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Re: <nettime> social media & political activism redux
Geert Lovink on Sat, 1 Nov 2014 15:55:42 +0100 (CET)


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Re: <nettime> social media & political activism redux


Thanks a lot, Allan, this is interesting. The question imho is not how social media relate to the inadequate responses of political parties but if they will generate sustainable 'new institutional forms' over time. What if the current social media only produce one-off events? Protests without a cause? The social in these cases then gets reduced to the self-mirroring of the masses on the streets. That's old school spectacle and has remarkably little to do with the capacity of these social media to network, organize, debate. Mass mobilization these days disappears very fast, so fast that even the most involved insiders are baffled. I personally do not think this has much to do with the 'absence' of leadership and the absence of an avant-garde (and their artists). Politics, our politics, have become submitted to the same laws that rule everywhere: the law of the meme, in this case. Geert

On 1 Nov 2014, at 12:26 PM, allan siegel <siegel.allan {AT} upcmail.hu> wrote:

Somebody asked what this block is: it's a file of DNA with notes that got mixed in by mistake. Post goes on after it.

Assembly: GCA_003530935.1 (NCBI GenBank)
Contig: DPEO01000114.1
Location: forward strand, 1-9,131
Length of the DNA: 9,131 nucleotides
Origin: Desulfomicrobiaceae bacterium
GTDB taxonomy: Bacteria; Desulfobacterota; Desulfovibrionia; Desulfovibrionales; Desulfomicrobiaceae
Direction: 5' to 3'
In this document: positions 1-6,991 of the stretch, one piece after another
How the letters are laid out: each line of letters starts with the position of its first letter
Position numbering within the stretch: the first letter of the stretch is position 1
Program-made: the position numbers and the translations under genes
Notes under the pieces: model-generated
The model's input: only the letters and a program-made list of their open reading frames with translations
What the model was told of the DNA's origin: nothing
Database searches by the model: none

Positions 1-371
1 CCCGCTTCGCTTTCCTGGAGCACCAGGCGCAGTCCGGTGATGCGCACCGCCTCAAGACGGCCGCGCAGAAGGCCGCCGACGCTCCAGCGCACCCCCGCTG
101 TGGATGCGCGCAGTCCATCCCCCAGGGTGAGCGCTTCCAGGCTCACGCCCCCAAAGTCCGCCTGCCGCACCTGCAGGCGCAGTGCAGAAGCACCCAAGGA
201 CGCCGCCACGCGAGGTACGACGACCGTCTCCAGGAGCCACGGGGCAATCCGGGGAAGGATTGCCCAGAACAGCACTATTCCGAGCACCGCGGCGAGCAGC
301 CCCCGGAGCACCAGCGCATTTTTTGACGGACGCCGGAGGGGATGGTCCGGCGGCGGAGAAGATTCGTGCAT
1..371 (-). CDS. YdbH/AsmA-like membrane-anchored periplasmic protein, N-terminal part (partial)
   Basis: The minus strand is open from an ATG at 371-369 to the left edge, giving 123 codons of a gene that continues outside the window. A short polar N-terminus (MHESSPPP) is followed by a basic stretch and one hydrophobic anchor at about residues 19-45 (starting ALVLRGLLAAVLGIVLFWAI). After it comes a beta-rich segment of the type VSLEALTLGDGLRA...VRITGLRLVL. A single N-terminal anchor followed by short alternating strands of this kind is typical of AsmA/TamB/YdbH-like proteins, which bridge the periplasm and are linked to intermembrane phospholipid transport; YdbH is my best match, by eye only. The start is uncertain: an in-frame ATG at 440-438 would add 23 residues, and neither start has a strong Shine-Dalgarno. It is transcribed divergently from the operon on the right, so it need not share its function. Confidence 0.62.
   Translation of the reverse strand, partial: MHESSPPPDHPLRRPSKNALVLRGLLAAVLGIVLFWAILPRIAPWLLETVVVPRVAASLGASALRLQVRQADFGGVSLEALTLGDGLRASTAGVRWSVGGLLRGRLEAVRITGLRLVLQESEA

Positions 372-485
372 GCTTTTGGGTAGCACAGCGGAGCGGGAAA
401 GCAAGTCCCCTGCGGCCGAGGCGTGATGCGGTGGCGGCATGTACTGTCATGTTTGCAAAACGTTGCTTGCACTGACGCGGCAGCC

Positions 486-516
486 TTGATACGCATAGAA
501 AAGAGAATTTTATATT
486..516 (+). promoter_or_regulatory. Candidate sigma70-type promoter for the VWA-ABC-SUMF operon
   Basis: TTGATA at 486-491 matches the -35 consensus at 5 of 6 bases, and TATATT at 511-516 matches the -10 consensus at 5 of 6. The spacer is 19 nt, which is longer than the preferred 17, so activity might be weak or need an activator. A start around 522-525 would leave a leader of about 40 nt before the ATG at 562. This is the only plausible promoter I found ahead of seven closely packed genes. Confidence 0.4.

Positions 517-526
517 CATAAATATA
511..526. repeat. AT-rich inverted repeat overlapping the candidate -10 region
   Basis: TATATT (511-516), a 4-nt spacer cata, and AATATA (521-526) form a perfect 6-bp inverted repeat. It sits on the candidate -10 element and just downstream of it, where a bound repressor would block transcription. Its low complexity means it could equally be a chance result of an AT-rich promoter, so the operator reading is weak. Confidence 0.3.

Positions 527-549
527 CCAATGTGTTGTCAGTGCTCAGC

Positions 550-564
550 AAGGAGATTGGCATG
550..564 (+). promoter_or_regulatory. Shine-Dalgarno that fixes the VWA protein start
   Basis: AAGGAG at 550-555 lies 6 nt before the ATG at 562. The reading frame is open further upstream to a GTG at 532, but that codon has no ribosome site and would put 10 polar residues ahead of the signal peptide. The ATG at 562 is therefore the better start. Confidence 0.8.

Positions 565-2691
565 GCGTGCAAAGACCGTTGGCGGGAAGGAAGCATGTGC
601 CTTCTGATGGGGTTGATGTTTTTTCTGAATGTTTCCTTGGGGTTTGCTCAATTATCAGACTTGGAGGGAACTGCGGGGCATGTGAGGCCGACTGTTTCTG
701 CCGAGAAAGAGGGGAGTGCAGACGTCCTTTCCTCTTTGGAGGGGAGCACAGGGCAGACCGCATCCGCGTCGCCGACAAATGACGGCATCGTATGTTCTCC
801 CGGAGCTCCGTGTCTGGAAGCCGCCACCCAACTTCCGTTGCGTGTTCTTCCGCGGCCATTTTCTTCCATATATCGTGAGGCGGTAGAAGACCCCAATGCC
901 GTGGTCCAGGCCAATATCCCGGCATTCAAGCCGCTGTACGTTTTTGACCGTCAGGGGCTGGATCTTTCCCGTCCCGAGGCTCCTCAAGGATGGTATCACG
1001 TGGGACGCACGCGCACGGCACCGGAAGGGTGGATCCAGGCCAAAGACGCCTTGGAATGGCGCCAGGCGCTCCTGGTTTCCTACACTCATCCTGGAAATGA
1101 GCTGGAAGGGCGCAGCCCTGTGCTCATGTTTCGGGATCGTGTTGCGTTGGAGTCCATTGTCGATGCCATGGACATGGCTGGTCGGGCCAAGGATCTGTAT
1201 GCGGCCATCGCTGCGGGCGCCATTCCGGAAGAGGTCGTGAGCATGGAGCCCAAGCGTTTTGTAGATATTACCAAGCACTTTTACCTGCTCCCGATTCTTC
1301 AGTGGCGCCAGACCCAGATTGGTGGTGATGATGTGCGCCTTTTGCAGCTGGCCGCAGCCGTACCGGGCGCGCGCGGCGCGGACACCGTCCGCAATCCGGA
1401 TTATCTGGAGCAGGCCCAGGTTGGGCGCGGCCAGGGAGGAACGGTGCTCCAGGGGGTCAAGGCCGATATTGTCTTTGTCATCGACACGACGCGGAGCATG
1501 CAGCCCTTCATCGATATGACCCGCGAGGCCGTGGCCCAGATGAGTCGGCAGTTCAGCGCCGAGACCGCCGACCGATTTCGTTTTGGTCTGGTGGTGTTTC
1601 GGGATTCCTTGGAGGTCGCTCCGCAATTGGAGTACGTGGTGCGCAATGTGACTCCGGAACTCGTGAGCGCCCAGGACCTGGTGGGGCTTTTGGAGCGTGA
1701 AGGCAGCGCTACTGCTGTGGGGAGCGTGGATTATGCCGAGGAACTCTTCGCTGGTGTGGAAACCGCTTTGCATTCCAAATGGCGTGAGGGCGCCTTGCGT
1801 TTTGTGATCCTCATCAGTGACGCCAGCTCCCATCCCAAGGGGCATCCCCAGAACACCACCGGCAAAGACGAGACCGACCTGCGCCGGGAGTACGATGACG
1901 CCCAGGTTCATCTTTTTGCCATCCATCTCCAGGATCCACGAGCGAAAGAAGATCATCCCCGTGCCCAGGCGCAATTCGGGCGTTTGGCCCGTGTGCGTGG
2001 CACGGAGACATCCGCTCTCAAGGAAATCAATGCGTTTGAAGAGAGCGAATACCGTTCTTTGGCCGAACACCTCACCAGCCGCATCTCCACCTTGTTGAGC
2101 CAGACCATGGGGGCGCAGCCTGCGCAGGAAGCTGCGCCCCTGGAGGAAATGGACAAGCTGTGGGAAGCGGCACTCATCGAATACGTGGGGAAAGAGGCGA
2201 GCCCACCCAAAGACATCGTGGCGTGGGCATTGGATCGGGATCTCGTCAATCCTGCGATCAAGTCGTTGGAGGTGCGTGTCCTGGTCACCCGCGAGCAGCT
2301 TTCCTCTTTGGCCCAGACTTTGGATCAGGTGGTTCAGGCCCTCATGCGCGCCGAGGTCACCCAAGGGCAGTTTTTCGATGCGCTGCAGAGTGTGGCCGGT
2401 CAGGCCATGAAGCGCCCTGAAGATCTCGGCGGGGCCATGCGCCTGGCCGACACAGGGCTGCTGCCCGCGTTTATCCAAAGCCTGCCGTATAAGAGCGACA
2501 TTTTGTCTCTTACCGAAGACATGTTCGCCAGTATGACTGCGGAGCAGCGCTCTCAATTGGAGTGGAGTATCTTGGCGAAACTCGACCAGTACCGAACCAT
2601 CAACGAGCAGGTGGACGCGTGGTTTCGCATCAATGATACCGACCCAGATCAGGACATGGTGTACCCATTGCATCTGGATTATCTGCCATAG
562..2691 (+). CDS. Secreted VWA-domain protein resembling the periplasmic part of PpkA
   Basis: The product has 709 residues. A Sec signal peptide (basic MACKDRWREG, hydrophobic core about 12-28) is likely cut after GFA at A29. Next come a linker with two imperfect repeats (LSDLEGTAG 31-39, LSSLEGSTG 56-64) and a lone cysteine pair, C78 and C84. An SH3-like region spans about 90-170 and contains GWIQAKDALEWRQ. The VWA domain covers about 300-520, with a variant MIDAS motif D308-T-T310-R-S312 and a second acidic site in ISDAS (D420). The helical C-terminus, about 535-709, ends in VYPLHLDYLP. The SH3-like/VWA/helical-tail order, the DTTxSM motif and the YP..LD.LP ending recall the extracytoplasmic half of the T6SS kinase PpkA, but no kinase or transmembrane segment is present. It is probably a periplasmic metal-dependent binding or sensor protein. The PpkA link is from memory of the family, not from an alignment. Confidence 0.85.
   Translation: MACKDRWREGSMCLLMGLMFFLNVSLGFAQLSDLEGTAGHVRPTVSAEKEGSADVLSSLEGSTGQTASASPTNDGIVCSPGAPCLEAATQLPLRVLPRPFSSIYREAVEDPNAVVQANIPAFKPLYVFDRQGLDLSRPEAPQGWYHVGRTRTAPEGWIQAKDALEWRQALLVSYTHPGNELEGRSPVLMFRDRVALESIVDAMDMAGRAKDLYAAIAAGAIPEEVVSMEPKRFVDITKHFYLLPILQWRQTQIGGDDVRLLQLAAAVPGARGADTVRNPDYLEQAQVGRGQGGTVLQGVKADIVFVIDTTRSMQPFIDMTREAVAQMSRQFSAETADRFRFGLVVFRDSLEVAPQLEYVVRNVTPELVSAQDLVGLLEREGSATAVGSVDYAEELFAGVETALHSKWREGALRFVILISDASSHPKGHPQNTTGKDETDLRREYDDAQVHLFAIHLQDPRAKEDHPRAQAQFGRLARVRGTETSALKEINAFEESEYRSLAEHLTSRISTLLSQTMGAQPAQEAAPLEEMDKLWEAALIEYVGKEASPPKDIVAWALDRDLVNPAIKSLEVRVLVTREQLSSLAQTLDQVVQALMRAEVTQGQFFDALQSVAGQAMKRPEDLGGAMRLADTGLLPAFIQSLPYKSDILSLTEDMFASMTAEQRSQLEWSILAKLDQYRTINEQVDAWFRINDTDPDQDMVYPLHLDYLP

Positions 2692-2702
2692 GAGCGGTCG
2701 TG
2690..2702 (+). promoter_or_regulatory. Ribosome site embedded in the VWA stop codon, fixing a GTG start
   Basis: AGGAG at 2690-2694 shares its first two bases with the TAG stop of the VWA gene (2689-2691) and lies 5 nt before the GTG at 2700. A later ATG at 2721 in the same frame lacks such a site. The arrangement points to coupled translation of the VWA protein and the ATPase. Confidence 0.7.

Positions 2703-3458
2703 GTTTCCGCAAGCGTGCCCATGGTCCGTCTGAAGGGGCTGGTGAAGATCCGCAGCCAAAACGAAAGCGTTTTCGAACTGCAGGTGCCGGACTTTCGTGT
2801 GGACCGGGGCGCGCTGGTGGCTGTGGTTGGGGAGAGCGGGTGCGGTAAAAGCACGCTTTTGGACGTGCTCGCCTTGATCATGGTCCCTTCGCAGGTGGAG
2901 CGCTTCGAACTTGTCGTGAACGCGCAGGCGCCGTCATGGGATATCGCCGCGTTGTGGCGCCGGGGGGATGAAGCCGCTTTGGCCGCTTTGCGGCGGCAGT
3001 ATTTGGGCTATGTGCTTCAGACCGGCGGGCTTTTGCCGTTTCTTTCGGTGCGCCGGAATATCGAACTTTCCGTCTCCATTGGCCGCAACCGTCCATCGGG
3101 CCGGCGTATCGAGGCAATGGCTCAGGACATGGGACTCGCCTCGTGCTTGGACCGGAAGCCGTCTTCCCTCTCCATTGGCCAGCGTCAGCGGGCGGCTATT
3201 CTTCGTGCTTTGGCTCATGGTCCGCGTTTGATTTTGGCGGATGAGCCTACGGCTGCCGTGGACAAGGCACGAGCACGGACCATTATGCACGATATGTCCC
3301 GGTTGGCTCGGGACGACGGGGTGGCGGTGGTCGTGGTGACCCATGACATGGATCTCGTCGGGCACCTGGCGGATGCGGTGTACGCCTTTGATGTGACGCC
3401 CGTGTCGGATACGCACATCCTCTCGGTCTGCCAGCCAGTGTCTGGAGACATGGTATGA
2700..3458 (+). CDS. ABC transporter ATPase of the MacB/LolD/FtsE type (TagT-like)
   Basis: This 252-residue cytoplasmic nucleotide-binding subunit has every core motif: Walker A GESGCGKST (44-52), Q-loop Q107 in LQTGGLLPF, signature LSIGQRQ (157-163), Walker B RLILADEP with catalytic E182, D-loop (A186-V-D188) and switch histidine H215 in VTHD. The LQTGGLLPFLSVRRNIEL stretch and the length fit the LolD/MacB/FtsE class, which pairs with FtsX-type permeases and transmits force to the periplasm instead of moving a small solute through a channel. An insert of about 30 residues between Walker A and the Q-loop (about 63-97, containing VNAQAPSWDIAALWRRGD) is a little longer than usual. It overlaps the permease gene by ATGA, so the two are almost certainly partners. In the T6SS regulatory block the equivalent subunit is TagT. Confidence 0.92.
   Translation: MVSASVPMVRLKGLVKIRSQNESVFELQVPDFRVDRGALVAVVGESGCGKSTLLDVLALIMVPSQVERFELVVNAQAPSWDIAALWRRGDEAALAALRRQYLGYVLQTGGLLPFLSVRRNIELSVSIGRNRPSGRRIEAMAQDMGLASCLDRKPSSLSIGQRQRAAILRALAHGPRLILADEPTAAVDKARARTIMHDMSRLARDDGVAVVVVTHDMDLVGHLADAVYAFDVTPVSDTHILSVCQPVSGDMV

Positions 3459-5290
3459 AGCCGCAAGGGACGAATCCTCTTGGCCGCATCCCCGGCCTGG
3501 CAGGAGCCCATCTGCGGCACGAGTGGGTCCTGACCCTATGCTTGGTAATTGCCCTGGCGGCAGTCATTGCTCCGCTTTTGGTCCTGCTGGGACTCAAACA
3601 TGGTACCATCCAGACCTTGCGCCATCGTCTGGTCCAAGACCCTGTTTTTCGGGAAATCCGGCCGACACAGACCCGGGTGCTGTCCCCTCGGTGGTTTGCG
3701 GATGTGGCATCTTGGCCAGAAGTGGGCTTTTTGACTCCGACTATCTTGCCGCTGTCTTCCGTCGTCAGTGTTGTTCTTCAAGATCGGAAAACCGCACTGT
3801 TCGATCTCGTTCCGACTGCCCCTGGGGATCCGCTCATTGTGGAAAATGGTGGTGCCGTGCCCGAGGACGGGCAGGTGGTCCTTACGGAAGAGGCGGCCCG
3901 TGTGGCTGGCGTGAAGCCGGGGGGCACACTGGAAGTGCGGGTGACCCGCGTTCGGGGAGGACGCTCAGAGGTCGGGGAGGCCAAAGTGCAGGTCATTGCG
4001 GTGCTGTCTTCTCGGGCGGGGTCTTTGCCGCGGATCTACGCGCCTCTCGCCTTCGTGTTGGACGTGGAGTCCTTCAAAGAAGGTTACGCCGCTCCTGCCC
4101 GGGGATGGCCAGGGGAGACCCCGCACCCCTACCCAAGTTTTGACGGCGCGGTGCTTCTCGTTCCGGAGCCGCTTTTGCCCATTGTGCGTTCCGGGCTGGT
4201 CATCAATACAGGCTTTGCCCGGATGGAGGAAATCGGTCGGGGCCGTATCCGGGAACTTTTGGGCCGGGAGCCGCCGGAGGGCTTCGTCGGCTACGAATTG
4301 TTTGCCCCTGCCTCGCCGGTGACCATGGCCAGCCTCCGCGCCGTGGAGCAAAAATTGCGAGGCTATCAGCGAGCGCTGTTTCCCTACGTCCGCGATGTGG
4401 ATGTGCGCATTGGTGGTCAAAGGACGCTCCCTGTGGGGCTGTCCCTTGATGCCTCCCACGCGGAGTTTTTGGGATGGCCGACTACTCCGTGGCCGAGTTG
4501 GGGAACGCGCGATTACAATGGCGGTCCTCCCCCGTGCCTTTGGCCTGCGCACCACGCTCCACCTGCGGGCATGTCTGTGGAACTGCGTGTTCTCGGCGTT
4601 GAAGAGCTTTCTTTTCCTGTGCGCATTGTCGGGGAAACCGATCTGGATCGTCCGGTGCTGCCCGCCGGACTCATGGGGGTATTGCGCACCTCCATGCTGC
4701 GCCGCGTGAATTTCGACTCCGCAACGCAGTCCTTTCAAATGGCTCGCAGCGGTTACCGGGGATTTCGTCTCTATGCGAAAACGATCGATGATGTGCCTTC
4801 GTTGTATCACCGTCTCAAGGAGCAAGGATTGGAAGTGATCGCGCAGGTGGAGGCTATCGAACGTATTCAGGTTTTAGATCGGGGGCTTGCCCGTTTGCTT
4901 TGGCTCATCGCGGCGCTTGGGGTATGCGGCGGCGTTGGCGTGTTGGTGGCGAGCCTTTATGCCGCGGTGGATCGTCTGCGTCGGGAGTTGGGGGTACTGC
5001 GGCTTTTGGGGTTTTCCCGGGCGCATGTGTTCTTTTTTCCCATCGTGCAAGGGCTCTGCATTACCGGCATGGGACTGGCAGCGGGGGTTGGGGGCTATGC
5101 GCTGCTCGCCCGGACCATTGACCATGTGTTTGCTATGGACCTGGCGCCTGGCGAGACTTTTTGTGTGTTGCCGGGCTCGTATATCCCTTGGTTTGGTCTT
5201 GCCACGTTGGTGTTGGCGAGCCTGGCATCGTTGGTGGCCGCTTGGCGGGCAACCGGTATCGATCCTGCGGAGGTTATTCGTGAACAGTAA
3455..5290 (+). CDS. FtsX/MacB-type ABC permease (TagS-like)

> Hello,
> The recent massive public demonstrations in Budapest against a repressive internet tax, amongst other issues, raises once again questions of the role of social media (and Facebook in particular) as mobilising vehicles for social protest and political activism. As Alice Neerson writes in Open Democracy, "social media facilitate differing degrees of involvement in political action. By lowering the barriers to activism, they make it possible for more people to take small steps as part of a larger movement. When expressed through social media in much larger numbers, public opinion has the potential to influence those in power and to give emotional momentum to those… on the front lines of a struggle.” (Sept. 29) The Budapest demonstrations offer, yet again,  <...>


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